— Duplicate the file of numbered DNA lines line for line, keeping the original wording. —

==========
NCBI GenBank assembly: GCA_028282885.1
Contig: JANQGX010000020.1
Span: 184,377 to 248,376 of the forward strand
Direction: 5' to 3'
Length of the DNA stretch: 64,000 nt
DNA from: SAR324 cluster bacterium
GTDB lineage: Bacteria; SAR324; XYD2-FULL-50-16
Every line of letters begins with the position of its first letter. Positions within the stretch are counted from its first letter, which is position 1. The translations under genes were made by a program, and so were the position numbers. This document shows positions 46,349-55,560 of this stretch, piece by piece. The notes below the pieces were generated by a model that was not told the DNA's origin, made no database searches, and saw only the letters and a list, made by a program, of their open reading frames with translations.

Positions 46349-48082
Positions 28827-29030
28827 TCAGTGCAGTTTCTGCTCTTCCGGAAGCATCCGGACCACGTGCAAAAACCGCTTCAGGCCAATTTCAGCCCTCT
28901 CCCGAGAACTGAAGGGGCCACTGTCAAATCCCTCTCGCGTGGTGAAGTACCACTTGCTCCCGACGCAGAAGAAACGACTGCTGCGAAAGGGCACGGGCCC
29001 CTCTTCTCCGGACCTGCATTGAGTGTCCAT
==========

NCBI GenBank assembly: GCA_028282885.1
Contig: JANQGX010000020.1
Span: 184,377 to 248,376 of the forward strand
Direction: 5' to 3'
Length of the DNA stretch: 64,000 nt
DNA from: SAR324 cluster bacterium
GTDB lineage: Bacteria; SAR324; XYD2-FULL-50-16
Every line of letters begins with the position of its first letter. Positions within the stretch are counted from its first letter, which is position 1. The translations under genes were made by a program, and so were the position numbers. This document shows positions 46,349-55,560 of this stretch, piece by piece. The notes below the pieces were generated by a model that was not told the DNA's origin, made no database searches, and saw only the letters and a list, made by a program, of their open reading frames with translations.

Positions 46349-48082
Positions 28827-29030
28827 TCAGTGCAGTTTCTGCTCTTCCGGAAGCATCCGGACCACGTGCAAAAACCGCTTCAGGCCAATTTCAGCCCTCT
28901 CCCGAGAACTGAAGGGGCCACTGTCAAATCCCTCTCGCGTGGTGAAGTACCACTTGCTCCCGACGCAGAAGAAACGACTGCTGCGAAAGGGCACGGGCCC
29001 CTCTTCTCCGGACCTGCATTGAGTGTCCAT